Nova Scotia

N.S. woman speaks out about 'dehumanizing' experience in correctional facility

A Nova Scotia woman who was recorded without her consent while on remand at the Central Nova Scotia Correctional facility is calling for an inquiry into the use of health segregation at the facility.

Melody Wolfe was put in health segregation, filmed without her consent by a correctional officer

Melody Wolfe is speaking out about the use of health segregation at the Central Nova Scotia Correctional Facility after a video taken by a correctional officer, without her consent, was posted online. (Paul Poirier/CBC)

A Nova Scotia woman who was recorded without her consent while on remand at the Central Nova Scotia Correctional Facility is calling for an inquiry into the use of health segregation at the facility, and an end to the practice. 

Health segregation is when inmates are separated from the general jail population for reasons related to physical or mental health.

In the spring of 2020, Melody Wolfe was arrested, taken into custody and placed in health segregation at the facility in Dartmouth, N.S.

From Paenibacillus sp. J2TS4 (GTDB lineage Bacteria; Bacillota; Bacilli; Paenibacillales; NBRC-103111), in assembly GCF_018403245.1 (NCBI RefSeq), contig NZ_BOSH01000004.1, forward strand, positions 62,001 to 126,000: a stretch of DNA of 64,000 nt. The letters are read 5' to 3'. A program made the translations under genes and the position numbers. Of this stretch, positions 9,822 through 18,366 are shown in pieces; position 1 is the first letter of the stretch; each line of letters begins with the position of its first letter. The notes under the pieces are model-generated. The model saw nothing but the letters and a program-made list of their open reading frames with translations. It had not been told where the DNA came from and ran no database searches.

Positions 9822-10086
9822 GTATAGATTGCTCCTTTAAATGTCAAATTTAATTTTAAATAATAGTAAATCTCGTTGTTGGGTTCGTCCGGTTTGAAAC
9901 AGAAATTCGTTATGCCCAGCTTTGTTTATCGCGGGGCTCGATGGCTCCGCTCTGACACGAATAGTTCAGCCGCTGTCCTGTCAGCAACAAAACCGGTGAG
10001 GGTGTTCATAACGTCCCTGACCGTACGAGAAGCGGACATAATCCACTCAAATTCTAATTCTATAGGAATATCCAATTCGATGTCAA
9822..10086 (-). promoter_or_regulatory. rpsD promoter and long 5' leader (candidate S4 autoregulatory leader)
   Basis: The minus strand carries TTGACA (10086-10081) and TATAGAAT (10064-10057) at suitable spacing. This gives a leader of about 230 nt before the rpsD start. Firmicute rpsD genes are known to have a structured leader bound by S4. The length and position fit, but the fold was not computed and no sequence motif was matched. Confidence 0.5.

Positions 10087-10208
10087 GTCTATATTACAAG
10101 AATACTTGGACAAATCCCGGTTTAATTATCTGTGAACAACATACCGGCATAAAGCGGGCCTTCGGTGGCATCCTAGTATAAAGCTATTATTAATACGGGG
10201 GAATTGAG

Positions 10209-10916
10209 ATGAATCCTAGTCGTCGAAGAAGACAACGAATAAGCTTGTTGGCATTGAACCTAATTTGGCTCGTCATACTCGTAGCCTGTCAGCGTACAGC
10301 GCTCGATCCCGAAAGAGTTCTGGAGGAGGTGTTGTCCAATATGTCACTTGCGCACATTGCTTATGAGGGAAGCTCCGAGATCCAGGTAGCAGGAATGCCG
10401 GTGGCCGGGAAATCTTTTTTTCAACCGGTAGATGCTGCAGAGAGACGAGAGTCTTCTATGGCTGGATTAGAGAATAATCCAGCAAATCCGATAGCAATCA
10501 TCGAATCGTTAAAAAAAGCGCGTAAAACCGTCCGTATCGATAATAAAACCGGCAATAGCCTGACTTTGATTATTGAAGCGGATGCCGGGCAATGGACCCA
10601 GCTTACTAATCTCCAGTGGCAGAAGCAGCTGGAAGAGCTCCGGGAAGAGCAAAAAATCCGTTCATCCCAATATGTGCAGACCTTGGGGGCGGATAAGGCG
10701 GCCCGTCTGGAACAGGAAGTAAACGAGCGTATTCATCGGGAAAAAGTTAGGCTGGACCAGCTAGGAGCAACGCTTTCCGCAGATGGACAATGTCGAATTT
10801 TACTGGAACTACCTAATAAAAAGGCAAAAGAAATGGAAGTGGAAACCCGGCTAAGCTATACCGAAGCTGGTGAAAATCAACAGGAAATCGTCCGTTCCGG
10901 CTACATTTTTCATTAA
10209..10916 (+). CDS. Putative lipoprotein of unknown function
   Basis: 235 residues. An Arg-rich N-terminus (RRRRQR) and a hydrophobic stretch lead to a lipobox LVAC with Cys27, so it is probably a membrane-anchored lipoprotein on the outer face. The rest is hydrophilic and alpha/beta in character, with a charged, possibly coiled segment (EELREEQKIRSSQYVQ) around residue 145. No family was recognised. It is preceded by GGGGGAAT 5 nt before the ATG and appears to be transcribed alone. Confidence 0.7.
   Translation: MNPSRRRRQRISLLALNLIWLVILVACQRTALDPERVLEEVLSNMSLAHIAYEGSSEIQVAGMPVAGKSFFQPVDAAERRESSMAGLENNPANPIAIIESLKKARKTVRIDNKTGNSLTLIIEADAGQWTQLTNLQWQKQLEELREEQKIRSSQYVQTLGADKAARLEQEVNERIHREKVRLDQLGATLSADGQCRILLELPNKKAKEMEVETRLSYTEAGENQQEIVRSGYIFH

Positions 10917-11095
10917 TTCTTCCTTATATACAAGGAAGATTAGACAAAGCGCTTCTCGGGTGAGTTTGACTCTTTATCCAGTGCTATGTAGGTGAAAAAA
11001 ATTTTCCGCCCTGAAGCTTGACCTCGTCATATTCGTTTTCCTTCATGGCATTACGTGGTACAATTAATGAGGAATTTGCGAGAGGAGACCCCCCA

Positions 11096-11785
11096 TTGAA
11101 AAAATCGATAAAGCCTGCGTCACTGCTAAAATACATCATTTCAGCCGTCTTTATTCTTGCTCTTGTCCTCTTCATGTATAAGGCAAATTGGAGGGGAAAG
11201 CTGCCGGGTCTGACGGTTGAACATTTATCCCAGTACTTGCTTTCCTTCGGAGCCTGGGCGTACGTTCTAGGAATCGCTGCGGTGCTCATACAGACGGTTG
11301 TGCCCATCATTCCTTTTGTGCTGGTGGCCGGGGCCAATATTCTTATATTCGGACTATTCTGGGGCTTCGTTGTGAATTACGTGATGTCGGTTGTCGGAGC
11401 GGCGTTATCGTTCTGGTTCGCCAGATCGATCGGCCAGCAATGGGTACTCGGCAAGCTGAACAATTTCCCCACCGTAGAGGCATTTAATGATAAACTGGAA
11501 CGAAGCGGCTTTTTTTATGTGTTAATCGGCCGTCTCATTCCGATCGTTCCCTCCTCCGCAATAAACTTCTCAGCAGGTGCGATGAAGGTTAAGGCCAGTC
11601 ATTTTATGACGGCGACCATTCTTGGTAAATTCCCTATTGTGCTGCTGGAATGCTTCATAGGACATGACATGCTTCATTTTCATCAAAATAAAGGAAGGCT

When Wolfe learned earlier this month that a recording of her in health segregation had been posted online, she decided to speak out about the experience she described as "torture."

"That period of time is forever etched in my mind as being the worst time of my life."

'I didn't know if I was going to make it out'

A little over a year ago, Wolfe was struggling with homelessness when she was arrested and taken to the correctional facility, where staff were familiar with her and her history of mental illness. 

After Wolfe was admitted, a nurse asked her if she was taking her medication and if she was suicidal. When Wolfe replied that she hadn't been able to take her medication because she'd been homeless, and had no will to live, she was directed to health segregation.

Instead of being placed in the general jail population, Wolfe said she was put in health segregation. She describes it as a room without a bed, where the lights and surveillance cameras were constantly on. (Andrew Vaughan/Canadian Press)